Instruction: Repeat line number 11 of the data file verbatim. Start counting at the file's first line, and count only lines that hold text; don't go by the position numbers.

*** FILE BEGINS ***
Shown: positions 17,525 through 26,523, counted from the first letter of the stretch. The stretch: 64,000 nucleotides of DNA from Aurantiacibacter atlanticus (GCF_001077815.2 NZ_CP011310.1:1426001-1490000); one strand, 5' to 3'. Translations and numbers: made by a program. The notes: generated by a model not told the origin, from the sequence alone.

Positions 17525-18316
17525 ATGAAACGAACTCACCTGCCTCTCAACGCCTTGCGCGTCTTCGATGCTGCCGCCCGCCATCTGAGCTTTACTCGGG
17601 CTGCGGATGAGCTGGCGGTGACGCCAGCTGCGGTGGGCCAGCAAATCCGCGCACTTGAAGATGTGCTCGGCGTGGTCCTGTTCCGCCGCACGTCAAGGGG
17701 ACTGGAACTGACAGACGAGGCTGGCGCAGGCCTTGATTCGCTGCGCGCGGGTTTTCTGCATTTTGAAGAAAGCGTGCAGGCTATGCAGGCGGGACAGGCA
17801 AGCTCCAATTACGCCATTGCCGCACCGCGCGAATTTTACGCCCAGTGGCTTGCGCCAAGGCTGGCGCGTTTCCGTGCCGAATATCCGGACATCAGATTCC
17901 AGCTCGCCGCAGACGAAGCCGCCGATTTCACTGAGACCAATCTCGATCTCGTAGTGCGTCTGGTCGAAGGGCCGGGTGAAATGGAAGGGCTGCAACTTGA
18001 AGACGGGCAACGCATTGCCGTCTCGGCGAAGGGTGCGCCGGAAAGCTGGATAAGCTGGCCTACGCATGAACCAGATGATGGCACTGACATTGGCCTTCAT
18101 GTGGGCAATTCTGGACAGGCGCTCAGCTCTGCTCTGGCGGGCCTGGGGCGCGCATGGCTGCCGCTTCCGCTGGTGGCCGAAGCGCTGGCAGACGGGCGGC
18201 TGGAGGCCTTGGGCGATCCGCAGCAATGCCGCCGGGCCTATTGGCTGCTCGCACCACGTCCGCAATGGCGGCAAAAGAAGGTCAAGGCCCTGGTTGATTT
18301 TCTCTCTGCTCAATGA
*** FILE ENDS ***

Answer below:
18301 TCTCTCTGCTCAATGA